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The Art of the Skeptic
Finding Your Niche if You Love Both Science & Art
BY PAT LINSE, WITH ADDITIONAL ILLUSTRATIONS BY DANIEL LOXTON
THE ART OF PAT LINSE
Skeptic Activists & Heros
Depicting the “Opposition”
My first instruction to an illustrator as Art Director of Skeptic magazine is “Please do not do a snake oil salesman.” Not only is it a terrible cliché, it is rarely an accurate representation of the individual who holds the beliefs we may be criticizing. Many supporters of non-scientific ideas are quite sincere.
Most & Least Popular
It is surprising to discover which illustrations turn out to be the most useful or the most controversial.
Buying Stock Art
As a rule I don’t use a stock image as is, not just because another publication may use the same one, but because I enjoy making them into something new that better fits my purpose.
THERE IS MORE TO BE DONE THAN JUST THE COVER ART
Illustrating for Clarity
Artists should not underestimate the importance of illustrations, graphs, and diagrams that illuminate points made by an author. A drawing can simplify an overly complex photo and highlight the important parts. Or a photo that is too blurry, bleached out, or dark can be saved by making it into a drawing.
I’ve never been much of a joiner, but when I discovered the skeptical movement in 1984, after reading and absolutely loving an article in the L.A. Times that explained the physics behind firewalking, I decided to get involved.
At the time I was working as an illustrator doing movie posters, and my broad ad agency background made me a one-stop shop for a skeptics group needing flyers, advertising, or a newsletter (in the pre-internet era). I made skeptic-specific samples of art and flyers and volunteered for local and national groups. I got a few assignments but the truth is, it’s hard to even give graphic arts expertise away. People respond to good art and design when they see it, but they are rarely motivated to seek it out.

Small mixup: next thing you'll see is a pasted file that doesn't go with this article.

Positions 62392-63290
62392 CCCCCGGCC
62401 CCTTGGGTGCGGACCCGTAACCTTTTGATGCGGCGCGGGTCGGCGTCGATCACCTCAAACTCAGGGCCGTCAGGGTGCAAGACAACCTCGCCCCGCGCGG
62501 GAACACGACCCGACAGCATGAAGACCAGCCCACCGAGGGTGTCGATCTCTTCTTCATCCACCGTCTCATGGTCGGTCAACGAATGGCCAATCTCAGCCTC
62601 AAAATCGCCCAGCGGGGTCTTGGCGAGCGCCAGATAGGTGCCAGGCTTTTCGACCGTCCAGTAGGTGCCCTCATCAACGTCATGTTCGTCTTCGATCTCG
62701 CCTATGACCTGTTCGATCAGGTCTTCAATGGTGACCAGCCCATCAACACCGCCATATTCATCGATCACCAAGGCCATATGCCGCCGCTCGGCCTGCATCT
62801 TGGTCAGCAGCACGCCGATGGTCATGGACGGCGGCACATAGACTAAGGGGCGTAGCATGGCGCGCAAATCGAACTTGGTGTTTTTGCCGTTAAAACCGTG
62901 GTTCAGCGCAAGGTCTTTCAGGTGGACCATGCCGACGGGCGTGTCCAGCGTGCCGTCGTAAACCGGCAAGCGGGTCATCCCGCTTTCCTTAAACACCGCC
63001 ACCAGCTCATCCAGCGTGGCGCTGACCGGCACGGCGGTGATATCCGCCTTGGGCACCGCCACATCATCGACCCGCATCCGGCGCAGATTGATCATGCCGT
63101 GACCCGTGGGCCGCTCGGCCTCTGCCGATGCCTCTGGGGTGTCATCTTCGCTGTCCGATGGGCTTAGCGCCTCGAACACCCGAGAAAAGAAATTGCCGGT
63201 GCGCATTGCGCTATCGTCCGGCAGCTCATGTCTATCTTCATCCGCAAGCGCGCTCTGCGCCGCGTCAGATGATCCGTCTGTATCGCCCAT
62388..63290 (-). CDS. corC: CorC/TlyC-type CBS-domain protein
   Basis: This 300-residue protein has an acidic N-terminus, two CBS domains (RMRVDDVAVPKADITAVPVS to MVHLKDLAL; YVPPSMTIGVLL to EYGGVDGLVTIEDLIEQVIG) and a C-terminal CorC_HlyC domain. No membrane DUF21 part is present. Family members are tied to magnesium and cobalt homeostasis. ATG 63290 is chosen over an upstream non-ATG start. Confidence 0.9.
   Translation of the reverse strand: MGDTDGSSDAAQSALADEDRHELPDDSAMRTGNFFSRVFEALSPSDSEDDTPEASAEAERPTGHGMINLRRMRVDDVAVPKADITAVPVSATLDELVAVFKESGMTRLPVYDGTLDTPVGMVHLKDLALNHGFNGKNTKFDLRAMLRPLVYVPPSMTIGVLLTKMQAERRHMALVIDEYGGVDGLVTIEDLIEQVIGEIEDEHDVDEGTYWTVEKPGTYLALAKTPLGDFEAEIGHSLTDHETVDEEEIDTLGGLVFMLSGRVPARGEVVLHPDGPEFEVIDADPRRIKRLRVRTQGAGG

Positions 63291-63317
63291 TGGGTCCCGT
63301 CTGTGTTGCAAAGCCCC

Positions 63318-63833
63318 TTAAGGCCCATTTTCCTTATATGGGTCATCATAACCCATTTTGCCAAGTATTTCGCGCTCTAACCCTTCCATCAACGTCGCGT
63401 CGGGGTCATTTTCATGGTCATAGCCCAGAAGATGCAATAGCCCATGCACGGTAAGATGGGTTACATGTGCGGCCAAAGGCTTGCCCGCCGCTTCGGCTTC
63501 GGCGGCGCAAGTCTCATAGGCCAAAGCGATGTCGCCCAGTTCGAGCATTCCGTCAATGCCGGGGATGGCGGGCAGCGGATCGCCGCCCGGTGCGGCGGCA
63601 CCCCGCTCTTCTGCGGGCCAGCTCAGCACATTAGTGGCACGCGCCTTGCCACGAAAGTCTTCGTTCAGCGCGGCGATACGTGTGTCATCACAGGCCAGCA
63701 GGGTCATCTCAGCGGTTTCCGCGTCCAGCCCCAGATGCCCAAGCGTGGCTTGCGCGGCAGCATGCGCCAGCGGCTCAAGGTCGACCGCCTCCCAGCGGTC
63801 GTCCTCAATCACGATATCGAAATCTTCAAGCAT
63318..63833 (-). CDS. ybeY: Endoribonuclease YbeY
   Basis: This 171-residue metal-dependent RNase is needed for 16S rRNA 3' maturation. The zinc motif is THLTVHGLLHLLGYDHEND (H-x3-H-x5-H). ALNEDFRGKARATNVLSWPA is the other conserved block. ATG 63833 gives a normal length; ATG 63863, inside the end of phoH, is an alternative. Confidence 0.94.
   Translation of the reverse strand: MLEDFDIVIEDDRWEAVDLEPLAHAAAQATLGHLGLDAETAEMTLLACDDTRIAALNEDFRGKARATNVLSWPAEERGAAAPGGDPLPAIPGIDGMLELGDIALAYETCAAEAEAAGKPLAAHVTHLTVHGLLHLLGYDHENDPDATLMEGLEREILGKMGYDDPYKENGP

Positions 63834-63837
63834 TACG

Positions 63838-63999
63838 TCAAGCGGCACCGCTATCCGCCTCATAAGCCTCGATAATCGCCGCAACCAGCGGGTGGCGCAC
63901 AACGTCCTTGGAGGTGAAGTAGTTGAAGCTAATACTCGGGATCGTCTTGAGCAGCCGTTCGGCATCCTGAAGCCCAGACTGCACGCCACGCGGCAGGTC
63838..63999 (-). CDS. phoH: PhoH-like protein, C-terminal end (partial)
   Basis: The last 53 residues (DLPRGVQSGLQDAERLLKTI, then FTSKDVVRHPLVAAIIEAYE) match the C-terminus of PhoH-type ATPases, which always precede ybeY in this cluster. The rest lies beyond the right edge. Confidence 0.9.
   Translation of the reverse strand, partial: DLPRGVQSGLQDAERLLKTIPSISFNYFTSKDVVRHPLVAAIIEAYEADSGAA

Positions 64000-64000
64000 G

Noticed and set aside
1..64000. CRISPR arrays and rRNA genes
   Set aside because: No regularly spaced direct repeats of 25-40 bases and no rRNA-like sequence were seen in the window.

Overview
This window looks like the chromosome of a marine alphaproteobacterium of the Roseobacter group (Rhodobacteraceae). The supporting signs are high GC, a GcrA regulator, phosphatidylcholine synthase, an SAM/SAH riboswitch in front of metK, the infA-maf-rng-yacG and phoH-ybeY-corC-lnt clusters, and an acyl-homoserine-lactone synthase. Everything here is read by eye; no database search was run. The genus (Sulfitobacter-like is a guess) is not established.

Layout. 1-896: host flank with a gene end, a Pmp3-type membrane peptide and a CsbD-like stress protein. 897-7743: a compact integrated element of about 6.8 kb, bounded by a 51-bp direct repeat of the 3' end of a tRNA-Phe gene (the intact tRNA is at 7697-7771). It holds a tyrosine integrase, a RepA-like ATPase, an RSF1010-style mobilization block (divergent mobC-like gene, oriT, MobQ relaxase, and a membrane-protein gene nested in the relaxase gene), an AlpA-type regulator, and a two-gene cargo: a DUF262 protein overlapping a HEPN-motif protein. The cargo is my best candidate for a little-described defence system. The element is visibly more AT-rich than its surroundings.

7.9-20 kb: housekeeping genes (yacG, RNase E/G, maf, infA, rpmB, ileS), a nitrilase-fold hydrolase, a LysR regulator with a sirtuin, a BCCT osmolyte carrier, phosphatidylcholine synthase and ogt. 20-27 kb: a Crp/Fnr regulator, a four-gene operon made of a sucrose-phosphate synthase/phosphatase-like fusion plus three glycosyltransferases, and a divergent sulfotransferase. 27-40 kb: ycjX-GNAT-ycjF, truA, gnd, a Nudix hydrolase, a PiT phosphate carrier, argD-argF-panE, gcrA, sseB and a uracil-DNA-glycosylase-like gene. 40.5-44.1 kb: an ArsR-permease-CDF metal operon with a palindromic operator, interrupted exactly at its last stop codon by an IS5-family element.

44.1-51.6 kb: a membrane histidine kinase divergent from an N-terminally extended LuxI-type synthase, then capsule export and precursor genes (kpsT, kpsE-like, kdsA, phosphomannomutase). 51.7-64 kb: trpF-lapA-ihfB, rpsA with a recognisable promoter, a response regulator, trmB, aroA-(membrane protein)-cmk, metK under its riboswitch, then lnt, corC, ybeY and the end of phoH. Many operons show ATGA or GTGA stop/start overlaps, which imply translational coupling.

By the time I met with Michael Shermer in late 1991 to talk about creating Skeptic I had 7 years of bottled up enthusiasm ready to dedicate to the project. He had a Ph.D. in the History of Science, he’d authored a few books, and he was running a nonprofit bicycle racing organization and publishing a magazine for its members. So between the two of us we had the expertise.
Skeptic was an all volunteer organization especially in its early years. We drummed up resources where we could. One of our biggest savings came from the desktop computer revolution. It was similar to today’s digital cameras and software that allow almost anyone to produce a video and post it on the Internet. In roughly a decade the cost of designing and typesetting a page for a publication, which had formerly taken the coordinated effort of many specialists (designer, layout artist, type spec, type house, half-tones, and paste-up artist), had gone from hundreds of dollars to zero when performed by a single volunteer on a computer.
In 2002 Daniel Loxton began donating artwork over the Internet. At the time I was writing and illustrating Junior Skeptic and looking for help. I had stacks of manuscripts but nothing suitable: too pedantic, too patronizing, too precious — everyone thinks they can write for young people but it’s not that easy.
But I noticed from Loxton’s cheerfully entertaining emails that he could write, so I asked him to give it a shot. His response stunned me. He produced a polished press-ready product: meticulously researched, beautifully written, and fully designed and illustrated. I had found the Holy Grail of non-profit employees: the do-it-all creative individual. I later learned that his early efforts to get involved in skepticism had gotten the same tepid response as mine had — he had already produced a Junior Skeptic style prototype and unsuccessfully tried to get other skeptic groups interested.